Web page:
By: Maciej Bernatt (D’Kart)
The developments in Poland and other EU Member States worry some observers who see the rule of law may be compromised. Does competition law have anything to do with this – and should antitrust scholars be concerned? We asked Maciej Bernatt, a professor of competition law at University of Warsaw, to shed some light on this issue.
Many competition law scholars and practitioners would like to see competition law detached from politics, and for good reasons. In practice, however, this is difficult to achieve. In particular, the relation between competition agencies and national governments can be complicated, and competition agencies may occasionally find themselves in opposition to governmental plans and/or actions. Still, the actual independence of competition authorities, and the existence of effective judicial review of their actions, normally shields the agencies against political interference.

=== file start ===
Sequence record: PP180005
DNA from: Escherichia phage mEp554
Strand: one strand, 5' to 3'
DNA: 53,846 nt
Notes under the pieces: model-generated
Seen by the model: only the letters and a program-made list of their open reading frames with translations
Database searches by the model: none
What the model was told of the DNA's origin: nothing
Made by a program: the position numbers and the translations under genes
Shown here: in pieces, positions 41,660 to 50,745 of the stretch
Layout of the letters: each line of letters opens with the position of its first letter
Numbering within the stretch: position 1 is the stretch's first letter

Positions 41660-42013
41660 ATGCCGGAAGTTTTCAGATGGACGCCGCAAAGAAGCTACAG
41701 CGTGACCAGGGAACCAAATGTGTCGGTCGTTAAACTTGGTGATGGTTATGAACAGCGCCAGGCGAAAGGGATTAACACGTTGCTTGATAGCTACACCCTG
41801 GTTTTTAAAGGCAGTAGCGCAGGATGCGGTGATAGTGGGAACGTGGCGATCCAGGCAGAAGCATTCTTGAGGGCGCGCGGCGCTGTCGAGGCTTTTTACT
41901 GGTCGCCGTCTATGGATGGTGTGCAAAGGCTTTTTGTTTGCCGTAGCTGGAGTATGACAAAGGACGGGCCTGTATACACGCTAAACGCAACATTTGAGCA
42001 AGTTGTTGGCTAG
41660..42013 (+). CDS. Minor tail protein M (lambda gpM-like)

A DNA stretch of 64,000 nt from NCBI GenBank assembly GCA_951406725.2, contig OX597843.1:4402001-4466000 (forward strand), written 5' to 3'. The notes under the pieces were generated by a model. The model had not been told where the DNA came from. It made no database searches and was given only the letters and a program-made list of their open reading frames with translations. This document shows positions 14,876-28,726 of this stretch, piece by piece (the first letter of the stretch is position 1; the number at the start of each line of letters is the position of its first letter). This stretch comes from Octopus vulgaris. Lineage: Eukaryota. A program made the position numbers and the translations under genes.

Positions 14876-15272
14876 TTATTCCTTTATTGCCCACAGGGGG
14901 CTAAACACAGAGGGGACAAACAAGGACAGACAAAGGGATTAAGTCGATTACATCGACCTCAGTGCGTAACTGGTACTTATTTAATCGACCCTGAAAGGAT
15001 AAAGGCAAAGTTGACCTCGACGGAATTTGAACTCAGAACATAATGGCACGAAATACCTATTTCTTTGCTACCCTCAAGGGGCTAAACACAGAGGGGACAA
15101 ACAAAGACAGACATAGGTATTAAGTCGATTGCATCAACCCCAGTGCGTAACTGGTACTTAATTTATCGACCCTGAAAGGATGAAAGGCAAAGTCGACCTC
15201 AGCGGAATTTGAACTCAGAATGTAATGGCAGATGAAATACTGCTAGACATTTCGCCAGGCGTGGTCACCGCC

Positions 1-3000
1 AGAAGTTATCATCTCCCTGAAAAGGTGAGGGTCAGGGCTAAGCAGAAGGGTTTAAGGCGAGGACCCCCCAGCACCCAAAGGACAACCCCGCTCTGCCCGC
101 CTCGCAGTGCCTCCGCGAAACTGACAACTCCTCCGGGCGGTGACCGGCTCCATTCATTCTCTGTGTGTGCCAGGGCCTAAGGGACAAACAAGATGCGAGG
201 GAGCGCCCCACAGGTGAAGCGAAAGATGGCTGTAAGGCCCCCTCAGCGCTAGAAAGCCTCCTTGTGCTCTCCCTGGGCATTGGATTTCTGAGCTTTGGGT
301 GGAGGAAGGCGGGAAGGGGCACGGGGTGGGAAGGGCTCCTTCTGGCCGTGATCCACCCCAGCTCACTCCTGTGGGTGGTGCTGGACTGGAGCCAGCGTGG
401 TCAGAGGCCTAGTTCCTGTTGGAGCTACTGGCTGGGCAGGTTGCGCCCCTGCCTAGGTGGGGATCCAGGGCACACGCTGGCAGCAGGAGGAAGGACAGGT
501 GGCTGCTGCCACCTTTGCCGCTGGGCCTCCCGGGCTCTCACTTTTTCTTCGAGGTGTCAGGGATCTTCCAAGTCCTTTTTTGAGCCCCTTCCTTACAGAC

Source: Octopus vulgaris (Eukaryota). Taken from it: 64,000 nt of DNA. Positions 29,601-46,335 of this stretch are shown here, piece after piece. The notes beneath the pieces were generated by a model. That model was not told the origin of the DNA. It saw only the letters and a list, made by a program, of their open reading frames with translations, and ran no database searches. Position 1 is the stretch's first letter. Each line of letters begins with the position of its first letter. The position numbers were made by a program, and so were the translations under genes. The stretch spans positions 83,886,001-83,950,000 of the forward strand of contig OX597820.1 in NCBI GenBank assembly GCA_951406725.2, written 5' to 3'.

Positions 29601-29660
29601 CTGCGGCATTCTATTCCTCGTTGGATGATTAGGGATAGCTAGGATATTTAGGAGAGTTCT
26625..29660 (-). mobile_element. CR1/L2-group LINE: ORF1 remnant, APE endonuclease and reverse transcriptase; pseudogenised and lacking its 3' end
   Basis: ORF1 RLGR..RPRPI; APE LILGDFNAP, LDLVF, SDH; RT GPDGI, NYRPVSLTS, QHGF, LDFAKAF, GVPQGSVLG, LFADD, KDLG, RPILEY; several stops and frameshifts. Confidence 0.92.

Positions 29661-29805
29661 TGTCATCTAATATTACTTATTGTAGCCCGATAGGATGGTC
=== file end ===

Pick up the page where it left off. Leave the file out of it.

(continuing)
The situation may become more complex in countries that experience a political and economic transformation. The transformation changes the environment in which a competition law system functions, and ultimately may have an indirect impact on it. Let me discuss this using Poland’s 2015-2020 experience as an example. The recent Polish presidential election was won by the incumbent Andrzej Duda. He is linked to the Law and Justice party, which has been governing Poland since 2015. Therefore, this is a good moment for such a reflection. Three processes merit our attention…